Melissa Berrett has been an NTEN member since 2012.
What’s your current position?
I’m the Director of Information Technology at the OHSU Foundation. I oversee a talented group of technicians responsible for maintaining our information systems and keeping our end users happy. I’m the internal IT solutions consultant and compliance officer. I provide strategic IT direction while keeping security risks at bay. Lastly, as part of the OHSU Foundation’s philanthropy focus, I collaborate with my colleagues throughout the organization to drive business intelligence and analytics technology.
Prior to my role at the foundation, I worked in in health care IT for more than 12 years managing and leading all technical operations and strategic decisions for nursing homes, home health, hospice, therapy and pharmacies. I came to the OHSU Foundation inspired to be involved in a not-for-profit organization while staying close to health care IT. What a deal!
What would you say most motivates you to do what you do?
I enjoy lots of outdoor activities so I often compare my IT motivation to climbing a mountain. Just when you get to the top and celebrate, you realize you are only half way done with your climb. Things are always changing in IT and I never want to feel stagnant or “done.” In IT, it’s so important to always be looking forward to what my team and I can accomplish to help the Foundation meet and further its mission. I like to stay curious and never settle for packaged solutions. If I always strive to keep aligning the Foundation’s IT strategy with its mission, we will continue to be successful.
What’s been the most helpful for you about being in the NTEN member community?
My favorite part about NTEN is the discussion boards for peer groups. I’m not an accidental techie that NTEN sometimes refers to; I was a true corporate techie in health care for more than a decade before switching to a not-for-profit, but once I crossed over I had a lot to learn. The NTEN members truly helped shape the not-for-profit tech landscape for me quickly, answering my questions in the forums and always with a friendly and collaborative style!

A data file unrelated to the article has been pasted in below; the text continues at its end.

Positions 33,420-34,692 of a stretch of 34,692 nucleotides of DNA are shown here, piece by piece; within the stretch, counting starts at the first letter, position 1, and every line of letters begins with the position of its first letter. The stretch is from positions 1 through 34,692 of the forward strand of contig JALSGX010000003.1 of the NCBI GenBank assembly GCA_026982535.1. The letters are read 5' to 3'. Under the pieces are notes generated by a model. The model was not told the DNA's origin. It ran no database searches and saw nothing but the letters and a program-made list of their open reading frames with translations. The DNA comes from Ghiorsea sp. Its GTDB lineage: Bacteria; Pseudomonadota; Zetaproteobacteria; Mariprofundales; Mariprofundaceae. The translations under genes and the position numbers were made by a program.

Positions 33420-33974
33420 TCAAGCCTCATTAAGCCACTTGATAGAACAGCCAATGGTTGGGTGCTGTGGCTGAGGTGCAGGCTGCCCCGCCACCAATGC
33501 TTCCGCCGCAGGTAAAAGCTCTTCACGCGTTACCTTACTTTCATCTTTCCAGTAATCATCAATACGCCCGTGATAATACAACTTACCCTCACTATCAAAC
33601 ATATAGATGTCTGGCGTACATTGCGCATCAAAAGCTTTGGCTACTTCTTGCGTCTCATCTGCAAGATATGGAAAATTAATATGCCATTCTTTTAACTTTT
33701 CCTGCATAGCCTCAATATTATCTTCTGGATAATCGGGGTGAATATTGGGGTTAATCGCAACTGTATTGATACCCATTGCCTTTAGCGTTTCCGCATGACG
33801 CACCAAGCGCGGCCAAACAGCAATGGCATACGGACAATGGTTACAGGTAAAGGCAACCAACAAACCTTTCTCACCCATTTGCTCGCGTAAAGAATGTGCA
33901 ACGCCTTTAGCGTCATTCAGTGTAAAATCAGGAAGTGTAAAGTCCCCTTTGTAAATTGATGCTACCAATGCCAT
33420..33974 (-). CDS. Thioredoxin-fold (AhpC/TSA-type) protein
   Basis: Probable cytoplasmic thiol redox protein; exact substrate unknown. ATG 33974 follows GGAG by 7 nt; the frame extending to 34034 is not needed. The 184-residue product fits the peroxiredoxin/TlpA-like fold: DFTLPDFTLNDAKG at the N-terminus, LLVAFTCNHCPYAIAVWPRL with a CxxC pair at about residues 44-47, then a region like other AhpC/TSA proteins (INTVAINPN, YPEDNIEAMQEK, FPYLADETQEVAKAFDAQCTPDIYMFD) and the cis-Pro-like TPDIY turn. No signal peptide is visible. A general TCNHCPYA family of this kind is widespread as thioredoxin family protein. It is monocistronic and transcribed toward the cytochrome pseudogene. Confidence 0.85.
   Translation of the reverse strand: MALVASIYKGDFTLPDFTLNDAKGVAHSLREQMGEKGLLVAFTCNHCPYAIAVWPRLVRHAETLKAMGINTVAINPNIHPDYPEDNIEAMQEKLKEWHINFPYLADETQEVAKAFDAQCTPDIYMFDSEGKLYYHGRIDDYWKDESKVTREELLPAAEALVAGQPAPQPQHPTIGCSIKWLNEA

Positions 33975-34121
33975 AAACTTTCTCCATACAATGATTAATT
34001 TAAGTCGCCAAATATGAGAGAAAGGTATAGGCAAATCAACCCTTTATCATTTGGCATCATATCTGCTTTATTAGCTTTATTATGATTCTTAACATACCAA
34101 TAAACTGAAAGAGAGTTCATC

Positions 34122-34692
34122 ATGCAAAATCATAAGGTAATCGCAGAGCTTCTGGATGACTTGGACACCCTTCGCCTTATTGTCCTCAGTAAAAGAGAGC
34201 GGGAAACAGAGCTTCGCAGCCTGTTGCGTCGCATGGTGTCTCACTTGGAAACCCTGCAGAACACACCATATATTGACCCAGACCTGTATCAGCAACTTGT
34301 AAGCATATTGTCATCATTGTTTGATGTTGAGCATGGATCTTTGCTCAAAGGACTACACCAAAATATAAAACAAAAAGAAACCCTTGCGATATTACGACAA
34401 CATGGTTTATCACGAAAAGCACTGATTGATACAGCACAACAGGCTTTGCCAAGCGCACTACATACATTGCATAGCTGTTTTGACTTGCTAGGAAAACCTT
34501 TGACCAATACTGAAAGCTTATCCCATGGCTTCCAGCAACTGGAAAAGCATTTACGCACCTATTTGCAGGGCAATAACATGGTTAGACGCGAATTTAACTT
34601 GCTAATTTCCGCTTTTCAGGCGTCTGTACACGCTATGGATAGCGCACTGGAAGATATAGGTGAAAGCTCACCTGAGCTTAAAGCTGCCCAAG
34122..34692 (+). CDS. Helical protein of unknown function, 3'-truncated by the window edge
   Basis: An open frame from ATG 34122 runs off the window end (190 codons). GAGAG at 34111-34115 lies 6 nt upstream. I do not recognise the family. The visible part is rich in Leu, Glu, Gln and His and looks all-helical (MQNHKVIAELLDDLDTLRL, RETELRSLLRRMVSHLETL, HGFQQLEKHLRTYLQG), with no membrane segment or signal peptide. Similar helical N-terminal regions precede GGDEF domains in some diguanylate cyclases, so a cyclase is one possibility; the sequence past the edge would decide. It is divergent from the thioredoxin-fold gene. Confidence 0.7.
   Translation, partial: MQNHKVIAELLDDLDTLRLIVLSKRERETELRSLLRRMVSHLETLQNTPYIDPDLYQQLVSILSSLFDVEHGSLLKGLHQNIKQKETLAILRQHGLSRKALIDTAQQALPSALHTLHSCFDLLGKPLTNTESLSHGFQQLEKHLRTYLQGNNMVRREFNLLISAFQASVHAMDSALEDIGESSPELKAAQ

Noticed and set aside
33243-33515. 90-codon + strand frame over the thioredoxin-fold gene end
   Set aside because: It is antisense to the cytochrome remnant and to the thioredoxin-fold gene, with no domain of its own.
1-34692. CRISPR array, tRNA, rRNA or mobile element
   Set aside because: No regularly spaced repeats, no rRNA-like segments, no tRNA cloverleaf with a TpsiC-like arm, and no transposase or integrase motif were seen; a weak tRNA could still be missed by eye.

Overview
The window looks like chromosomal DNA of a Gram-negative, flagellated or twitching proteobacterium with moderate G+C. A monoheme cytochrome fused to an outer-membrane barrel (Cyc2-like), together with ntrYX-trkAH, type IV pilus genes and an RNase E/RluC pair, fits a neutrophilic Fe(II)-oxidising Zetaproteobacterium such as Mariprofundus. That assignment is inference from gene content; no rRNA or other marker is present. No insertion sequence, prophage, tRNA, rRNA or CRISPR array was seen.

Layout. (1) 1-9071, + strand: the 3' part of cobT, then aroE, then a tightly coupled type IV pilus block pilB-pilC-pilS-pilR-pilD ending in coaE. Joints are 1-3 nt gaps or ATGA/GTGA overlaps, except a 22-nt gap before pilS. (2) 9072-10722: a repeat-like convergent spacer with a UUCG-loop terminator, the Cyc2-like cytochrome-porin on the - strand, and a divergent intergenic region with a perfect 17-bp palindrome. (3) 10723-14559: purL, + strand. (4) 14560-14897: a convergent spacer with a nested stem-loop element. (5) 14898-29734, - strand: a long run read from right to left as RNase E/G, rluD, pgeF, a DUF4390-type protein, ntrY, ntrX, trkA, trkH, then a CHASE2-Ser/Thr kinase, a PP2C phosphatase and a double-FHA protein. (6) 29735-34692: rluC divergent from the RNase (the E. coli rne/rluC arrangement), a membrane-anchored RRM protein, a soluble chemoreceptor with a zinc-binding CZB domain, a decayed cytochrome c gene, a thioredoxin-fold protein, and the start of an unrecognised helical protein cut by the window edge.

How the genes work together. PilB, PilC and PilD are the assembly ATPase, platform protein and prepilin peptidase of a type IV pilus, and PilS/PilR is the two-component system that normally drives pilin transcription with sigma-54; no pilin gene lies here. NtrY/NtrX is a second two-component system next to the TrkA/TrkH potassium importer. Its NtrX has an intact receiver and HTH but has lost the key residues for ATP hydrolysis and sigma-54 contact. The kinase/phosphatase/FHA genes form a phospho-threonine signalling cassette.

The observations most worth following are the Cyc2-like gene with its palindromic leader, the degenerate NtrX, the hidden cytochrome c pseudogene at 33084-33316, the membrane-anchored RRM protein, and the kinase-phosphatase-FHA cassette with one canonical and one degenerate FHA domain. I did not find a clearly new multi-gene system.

Tell us about a recent win (professional or personal).
We’ve always been a remote work environment using Citrix to serve up our applications to the end users, but Citrix can get limited. This year we provided iPad Pros to all of our fundraisers with the capability to use MS Remote desktop to log in to their devices from anywhere. We also opted for the Apple keyboards. This was a game changer for our staff and has truly helped our remote work be done more efficiently and, most importantly, securely.
We also implemented data visualization in 2017 using Tableau. What I thought was going to be a slow adoption became rapid because we partnered with a few operational gurus that had a vision for how to use data to answer questions. For example, we are now using data visualization to track donor behavior on our website.
What tech tool could you not live without?
There are so many to choose from! My iPad Pro is attached to my hip. It’s light weight, the larger screen is nice for spreadsheet work and I can do anything I need to from this device. The system admin in me appreciates RedGate for database monitoring and failed job notifications.
What nonprofit tech-related tip have you learned recently that has blown your mind?
I recently learned that there’s already a tool out there for mailing list management! We were looking at internal development, but this opportunity could help us immensely.
What might the NTEN community be surprised to know about you?
I have partial degrees in Environmental Science and Biology. Before switching my career path to IT (after taking 1 COBOL class), I thought I was going to enter into environmental law and conservation.